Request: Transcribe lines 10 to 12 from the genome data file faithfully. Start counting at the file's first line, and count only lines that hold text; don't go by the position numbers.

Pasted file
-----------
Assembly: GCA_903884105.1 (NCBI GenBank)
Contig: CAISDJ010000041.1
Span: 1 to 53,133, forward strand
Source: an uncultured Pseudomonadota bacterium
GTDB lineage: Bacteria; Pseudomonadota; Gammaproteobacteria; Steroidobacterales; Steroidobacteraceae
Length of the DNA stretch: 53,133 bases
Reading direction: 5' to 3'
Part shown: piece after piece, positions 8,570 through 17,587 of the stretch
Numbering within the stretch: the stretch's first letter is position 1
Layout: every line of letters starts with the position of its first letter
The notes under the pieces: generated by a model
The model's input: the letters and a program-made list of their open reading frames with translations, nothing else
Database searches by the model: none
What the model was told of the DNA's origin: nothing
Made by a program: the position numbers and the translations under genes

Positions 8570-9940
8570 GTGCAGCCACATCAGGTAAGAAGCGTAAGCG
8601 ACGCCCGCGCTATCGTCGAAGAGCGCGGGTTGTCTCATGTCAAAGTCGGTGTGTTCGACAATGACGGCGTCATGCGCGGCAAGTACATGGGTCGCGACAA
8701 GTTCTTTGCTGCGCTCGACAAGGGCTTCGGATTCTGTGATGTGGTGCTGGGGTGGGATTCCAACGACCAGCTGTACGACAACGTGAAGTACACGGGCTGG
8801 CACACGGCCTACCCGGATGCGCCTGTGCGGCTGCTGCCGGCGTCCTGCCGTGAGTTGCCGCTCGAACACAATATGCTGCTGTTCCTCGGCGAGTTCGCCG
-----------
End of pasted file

Layout: every line of letters starts with the position of its first letter
The notes under the pieces: generated by a model
The model's input: the letters and a program-made list of their open reading frames with translations, nothing else